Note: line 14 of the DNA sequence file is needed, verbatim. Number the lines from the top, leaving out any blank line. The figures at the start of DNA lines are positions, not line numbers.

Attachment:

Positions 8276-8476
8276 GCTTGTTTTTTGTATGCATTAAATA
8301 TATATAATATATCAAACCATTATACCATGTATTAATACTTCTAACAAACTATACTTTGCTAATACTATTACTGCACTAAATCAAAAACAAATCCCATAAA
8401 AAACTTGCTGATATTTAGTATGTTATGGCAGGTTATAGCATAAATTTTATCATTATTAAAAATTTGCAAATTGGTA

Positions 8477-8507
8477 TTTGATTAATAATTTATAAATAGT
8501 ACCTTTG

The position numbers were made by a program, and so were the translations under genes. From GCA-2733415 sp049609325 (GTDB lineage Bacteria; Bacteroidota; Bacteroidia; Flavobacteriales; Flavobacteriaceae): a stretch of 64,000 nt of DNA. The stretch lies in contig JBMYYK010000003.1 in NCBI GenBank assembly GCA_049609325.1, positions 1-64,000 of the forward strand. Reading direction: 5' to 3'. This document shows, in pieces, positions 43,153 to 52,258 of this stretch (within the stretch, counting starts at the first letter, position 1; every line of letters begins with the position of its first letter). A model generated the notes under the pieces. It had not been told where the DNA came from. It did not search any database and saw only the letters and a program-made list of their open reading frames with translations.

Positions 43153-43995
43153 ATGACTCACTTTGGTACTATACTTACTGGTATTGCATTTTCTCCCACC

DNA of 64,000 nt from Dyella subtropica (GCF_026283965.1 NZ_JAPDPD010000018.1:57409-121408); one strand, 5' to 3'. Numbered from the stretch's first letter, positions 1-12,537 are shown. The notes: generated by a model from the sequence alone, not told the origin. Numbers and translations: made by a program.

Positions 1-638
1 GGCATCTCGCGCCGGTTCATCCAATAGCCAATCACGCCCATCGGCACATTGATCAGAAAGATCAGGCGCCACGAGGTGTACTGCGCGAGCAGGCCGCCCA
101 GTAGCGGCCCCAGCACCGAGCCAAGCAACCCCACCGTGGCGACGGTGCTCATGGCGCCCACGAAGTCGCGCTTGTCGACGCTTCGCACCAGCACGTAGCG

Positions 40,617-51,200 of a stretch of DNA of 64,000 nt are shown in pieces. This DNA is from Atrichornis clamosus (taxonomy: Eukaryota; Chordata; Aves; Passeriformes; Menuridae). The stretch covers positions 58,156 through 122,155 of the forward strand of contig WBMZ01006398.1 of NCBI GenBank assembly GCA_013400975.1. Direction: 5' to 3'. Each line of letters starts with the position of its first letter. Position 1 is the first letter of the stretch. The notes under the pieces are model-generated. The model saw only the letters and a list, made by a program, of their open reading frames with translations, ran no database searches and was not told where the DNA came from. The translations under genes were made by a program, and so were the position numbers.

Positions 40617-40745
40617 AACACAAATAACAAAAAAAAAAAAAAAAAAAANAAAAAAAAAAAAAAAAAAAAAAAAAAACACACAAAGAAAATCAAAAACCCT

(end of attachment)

101 GTAGCGGCCCCAGCACCGAGCCAAGCAACCCCACCGTGGCGACGGTGCTCATGGCGCCCACGAAGTCGCGCTTGTCGACGCTTCGCACCAGCACGTAGCG